FOXBOROUGH, Mass. — New England Patriots players could talk about the soaking rain after they beat the Buffalo Bills. If they had lost, the rain would not have been mentioned for fear it would have been used as an excuse.

“It was a slosh out there,” said Matthew Slater, the special-teams captain. “We were playing soaked and that required a lot of mental toughness. It wasn’t easy to go out and execute but we did that. Obviously you tip the hat to the big fella (LeGarrette Blount).”

Ryan Allen, the Patriots’ punter, held the ball for place-kicker Stephen Gostkowski, who had four field goals and two point-after-touchdowns. “It could have been colder, it could have been windier, but the rain was consistent throughout the whole time, so after the first couple of snaps in warm-up you got a good feel for it.”

Danny Amendola, the Patriots’ receiver, didn’t think he had ever played in so much rain.

“It was wet,” he said. “It’s hard to throw the ball in the rain. As a receiver it’s really hard to play well in the rain. You’ve just got to do your best and catch it.”

JULIAN EDELMAN, the former quarterback, caught nine passes from Tom Brady to give him 105 for the year. Only Wes Walker and Troy Brown had caught more than 100 passes in a season for the Patriots.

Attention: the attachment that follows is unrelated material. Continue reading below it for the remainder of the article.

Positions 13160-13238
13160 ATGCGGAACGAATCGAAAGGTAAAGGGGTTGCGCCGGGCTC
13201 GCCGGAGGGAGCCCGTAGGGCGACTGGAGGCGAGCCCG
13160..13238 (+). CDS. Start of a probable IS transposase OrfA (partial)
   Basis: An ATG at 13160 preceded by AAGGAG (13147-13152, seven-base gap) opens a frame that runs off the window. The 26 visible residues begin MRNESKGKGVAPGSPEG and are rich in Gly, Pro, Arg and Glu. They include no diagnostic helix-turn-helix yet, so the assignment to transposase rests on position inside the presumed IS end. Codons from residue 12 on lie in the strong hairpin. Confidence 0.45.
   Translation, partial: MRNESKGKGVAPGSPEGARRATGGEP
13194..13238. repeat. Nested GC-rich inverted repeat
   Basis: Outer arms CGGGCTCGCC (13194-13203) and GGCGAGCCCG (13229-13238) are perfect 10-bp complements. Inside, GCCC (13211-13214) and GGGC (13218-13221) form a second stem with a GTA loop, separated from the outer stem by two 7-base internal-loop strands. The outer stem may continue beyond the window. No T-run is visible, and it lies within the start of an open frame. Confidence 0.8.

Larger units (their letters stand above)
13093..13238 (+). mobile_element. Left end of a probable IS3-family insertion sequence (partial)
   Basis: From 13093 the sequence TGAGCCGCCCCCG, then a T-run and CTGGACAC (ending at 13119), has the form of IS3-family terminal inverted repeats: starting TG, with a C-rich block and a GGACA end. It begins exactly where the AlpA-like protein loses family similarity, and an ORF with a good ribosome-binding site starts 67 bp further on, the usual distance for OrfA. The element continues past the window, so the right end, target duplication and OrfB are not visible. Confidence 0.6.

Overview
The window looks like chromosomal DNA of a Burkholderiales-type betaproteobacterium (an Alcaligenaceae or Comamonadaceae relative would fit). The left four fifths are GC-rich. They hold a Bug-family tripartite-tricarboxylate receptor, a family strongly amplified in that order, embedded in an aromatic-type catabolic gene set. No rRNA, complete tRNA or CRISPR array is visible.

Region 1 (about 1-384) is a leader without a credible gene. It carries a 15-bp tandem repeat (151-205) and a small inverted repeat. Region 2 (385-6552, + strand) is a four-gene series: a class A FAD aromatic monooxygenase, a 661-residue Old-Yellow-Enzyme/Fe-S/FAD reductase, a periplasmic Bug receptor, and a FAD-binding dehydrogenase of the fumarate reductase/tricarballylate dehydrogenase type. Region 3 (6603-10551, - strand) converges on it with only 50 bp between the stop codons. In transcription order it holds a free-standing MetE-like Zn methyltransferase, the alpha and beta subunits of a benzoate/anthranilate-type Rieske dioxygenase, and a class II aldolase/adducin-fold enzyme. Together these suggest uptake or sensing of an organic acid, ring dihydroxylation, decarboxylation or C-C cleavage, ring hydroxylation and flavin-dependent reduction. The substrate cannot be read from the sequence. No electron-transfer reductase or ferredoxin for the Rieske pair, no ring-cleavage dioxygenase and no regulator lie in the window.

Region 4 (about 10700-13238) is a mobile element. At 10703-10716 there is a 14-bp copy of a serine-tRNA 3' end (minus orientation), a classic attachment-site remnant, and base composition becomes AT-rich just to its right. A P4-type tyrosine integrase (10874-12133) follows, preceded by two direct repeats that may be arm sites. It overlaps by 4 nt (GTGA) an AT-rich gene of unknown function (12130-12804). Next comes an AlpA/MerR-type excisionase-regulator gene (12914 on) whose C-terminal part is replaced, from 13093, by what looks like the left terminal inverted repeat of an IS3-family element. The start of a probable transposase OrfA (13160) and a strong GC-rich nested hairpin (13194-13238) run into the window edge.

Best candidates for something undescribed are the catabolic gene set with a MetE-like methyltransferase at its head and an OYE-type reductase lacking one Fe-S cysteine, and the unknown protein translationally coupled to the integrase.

“I mean, it’s cool and everything, but you really go out and you play for other things, like playing in the last game of the year and winning that game,” he said. “We put outselves in an opportunity to go one step closer to that. It’s been a crazy road but it’s definitely been kind of cool.

DURING TELEVISION timeouts, rainy-day songs were played to the big crowd. “Who’ll Stop the Rain” written by John Fogerty of Creedence Clearwater Revival, was the favorite. Fans stood and swayed to the music and sang along.

Fans in the lower bowl stood throughout the second half. Perhaps it was better to simply stand than sit in the small pond in the seat. Few in the crowd left until late in the fourth quarter.

If you saw empty seats on television, understand that the red seats at mid-level are used by fans who have tickets to VIP boxes. They could take cover and watch the game from the dry boxes.

Fans in the upper deck seemed to seek relative dryness under the stands by the concessions and watch the game on stadium televisions.

Gene Kelly’s “I’m Singing in the Rain” was played to virtually no reactions. Annie Lennox’s “Here Comes the Rain Again” seemed to get some acceptance. Not so much for B.J. Thomas’ “Raindrops Keep Fallin’ on my Head.”

TOM WELCH, son of Dwayne Thomas Welch, the three-sport star at Westbrook High, did get into the game on the offensive line, spelling one of the Bills’ regulars. Welch backs up left tackle Cordy Glenn and right tackle Erik Pears. Welch is a 310-pound third year who was drafted out of Vanderbilt in the seventh round in 2010.

Tom Welch grew up in Tennessee but his father still has friends and family in the Portland area.

Steve Solloway can be contacted at 791-6412 or at:

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